False food

  March 2, 2016
False food

This is the age of hard sell: everything that is or can be on sale, is being sold aggressively through promotions, advertisements, media campaigns, claims of how good the product is, what health benefits it supposedly has, etc... and that also goes for the food that we eat. Have you noticed food products that proclaim how healthy they are—a “no fat” yogurt, an oil that is healthy for the heart, or a “high fibre” cereal? Walk into the food section of a supermarket and you will see them. Check out food advertisements and you will find them. How much truth is there in these claims? Are food companies misleading us?

The other day, while strolling between the rows of packaged food items in my neighbourhood supermarket, I came upon this packet of a well-known and well-liked biscuit brand. The label on the packet claimed that these biscuits were 'sugar-free'. I have often been intrigued by such claims on labels of things that we eat, and so, decided to find out what 'sugarfree' really meant, and I was taken aback by what my family doctor told me.

She said that sugar-free does not mean that the biscuit has fewer calories, in fact, it may have more! Sugar-free products, I was told, have very little sugar per serving, but they may still contain calories and carbohydrates from other sources. Essentially, the biscuit company was misleading me into believing that these biscuits would be low-calorie because they had very little sugar in them.

Food labels should be helping us make healthy and safe food choices. With heart diseases, cancers and obesity affecting more and more people and children every year, it becomes all the more important to know which foods are truly healthy. But do we get to know that? At most times, it is becoming more and more difficult to figure out because manufacturers make misleading and empty claims about their products.

The CSE studies

Centre for Science and Environment (CSE), the New Delhi-based non-government organisation, has been campaigning to ensure that the food we—especially children—eat is clean and free of toxins, pesticides, and other elements which harm our health. In 2003 and 2006, the CSE laboratory had tested bottled water and soft drink brands, and found high levels of pesticide residues in them!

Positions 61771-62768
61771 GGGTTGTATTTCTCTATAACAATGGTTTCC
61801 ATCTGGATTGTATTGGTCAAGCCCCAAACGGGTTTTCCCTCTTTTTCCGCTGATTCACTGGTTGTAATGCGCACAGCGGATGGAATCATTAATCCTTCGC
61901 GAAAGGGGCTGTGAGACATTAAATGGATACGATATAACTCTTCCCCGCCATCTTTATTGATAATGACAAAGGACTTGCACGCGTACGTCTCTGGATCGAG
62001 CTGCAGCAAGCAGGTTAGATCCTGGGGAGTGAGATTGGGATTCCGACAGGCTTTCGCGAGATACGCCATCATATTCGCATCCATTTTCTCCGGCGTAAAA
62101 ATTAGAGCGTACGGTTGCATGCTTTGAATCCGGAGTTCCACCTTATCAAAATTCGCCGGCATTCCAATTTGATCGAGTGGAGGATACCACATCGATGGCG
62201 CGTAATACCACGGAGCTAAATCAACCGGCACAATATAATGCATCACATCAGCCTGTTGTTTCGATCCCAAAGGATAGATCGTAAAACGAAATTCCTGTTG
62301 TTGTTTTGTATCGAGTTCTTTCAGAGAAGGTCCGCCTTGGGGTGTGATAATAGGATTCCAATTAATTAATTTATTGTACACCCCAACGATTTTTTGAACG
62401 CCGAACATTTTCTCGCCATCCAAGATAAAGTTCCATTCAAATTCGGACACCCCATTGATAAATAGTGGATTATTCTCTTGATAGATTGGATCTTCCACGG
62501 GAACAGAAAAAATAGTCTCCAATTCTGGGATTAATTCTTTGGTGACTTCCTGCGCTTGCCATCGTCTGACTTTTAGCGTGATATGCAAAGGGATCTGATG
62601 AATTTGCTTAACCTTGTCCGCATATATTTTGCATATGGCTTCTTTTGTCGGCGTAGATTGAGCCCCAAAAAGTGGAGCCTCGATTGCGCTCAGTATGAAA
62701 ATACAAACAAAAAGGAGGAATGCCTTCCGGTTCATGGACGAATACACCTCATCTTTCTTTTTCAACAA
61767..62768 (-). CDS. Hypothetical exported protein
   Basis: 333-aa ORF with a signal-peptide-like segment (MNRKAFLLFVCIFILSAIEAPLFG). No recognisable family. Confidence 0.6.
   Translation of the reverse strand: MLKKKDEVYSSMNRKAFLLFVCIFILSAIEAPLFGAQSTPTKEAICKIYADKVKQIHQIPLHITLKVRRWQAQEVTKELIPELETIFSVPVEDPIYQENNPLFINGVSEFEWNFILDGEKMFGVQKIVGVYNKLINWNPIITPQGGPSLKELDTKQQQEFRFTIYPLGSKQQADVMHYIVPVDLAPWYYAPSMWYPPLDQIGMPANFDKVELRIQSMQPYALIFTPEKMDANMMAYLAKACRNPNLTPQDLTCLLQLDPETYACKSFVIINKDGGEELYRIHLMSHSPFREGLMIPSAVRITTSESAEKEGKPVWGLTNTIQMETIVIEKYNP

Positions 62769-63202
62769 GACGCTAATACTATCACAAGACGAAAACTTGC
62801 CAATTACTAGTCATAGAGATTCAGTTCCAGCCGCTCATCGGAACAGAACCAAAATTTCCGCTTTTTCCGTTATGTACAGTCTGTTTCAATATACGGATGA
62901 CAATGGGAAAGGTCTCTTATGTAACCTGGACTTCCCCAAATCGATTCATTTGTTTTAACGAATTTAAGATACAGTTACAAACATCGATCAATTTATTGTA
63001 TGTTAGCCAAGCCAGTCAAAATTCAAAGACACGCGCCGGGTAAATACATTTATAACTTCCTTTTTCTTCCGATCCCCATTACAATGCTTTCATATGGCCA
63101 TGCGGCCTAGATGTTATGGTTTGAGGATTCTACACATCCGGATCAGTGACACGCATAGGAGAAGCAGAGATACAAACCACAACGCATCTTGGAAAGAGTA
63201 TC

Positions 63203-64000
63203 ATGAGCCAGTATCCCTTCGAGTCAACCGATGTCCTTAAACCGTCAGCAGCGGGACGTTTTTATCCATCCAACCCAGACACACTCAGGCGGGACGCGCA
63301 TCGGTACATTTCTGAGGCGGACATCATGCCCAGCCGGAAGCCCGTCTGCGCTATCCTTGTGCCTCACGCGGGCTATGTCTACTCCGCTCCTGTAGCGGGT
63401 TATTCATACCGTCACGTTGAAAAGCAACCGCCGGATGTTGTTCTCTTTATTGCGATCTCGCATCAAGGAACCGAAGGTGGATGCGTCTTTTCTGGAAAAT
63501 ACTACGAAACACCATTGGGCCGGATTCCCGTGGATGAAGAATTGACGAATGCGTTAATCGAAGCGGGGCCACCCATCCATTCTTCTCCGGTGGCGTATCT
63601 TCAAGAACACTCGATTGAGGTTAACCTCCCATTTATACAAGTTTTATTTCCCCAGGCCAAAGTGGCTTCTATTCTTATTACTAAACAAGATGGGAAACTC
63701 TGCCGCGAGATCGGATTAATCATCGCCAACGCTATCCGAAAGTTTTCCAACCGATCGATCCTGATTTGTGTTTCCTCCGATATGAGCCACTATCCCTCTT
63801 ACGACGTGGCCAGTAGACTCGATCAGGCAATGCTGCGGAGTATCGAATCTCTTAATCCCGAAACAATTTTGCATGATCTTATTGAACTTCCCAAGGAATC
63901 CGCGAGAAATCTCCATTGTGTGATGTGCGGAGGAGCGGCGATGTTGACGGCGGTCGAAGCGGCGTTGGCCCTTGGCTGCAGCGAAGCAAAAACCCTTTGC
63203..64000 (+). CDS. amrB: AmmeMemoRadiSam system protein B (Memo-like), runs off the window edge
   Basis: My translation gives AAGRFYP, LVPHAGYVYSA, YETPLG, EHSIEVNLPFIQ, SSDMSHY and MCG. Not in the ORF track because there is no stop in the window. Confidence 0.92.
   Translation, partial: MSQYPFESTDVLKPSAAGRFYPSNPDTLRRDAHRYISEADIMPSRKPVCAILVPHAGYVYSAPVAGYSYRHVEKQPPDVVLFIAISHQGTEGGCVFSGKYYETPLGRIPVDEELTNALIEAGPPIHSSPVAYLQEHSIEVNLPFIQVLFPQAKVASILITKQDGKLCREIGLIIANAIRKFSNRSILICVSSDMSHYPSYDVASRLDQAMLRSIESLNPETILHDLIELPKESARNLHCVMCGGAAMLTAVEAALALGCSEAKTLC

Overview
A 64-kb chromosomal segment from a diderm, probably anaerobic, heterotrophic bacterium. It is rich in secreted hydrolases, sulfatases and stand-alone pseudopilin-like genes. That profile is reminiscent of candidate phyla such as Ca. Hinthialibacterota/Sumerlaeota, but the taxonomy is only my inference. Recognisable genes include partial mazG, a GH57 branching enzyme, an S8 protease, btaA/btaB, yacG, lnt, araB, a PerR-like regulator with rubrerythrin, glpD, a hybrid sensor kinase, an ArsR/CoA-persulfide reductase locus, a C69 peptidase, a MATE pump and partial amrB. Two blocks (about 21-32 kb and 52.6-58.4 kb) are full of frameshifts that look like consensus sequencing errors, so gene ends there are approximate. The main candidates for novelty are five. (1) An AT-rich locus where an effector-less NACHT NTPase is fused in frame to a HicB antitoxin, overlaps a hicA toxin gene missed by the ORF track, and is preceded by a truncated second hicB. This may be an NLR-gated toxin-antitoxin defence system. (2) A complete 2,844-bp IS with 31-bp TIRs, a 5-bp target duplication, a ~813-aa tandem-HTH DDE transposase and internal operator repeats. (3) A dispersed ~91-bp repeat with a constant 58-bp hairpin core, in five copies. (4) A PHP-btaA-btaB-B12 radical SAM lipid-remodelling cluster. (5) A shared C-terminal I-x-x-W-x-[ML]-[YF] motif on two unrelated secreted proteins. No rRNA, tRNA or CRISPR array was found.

Similarly, tests conducted on commonly available brands of honey (claimed to be ‘pure’) found residues of antibiotics in them, while claims made on packages of aloo bhujia and instant noodles—found another CSE study— were way off the mark. The aloo bhujia of a popular brand said it had no trans fats, but CSE found trans fats in every 100 grams of the product. In the case of instant noodles, every packet contained a huge quantity of salt—3 grams. Human beings need only 6 grams a day, which means that if we eat a packet of noodles, we use up 50 per cent of our quota of salt for that day.

Misleading labels

Noodle nonsense: An 80-grams packet of atta noodles claims it provides dietary fibres equivalent to three rotis. Nutritionists say three rotis contain about nine grams of fibre. Studies say that every 100 grams of atta noodles contains only 5.3 grams of fibre. The atta noodles packet also claims high vegetable content in the product. What they have actually is just two pods of green peas, two French beans, and a small portion of carrots—high vegetable content, really?

Junk juices: Packaged juices often claim that they are 100 per cent pure and natural. But the juice actually contains sugar, artificial flavours, and preservatives.

Multigrain muddle: ‘Multigrain’ bread is all the rage now, but have we stopped to ask ourselves what they really hold? Multigrain products can be made from refined, polished grains, in a process that takes away the healthiest nutrients that grain has to offer. What we should opt for instead is ‘whole grain’ or ‘whole wheat’ products. Whole grains, like popcorn or oatmeal, have more fibre and nutrients.

Other examples...

Cholesterol-free: This doesn’t mean literally no cholesterol. Cholesterol is made by the liver, so all animal products (meat, dairy, etc.) are its main source. Even those products claiming to be cholesterol-free—have some cholesterol in them.

No added sugar: But that food product may contain sugar, naturally! In fact, fruits, vegetables, milk, and cereals do contain sugar.

Zero trans fats: This too, does not mean the food has no trans fats. It may contain a small amount in every serving and if you take more than one serving, you could be eating a heavy dose of trans fats!

Gluten-free: Only relevant for people who have celiac diseases (in which the small intestine is intolerant to gluten and the person cannot digest food) or any other form of gluten intolerance. Advertisers now use this claim rampantly, without caring to inform buyers further about it.

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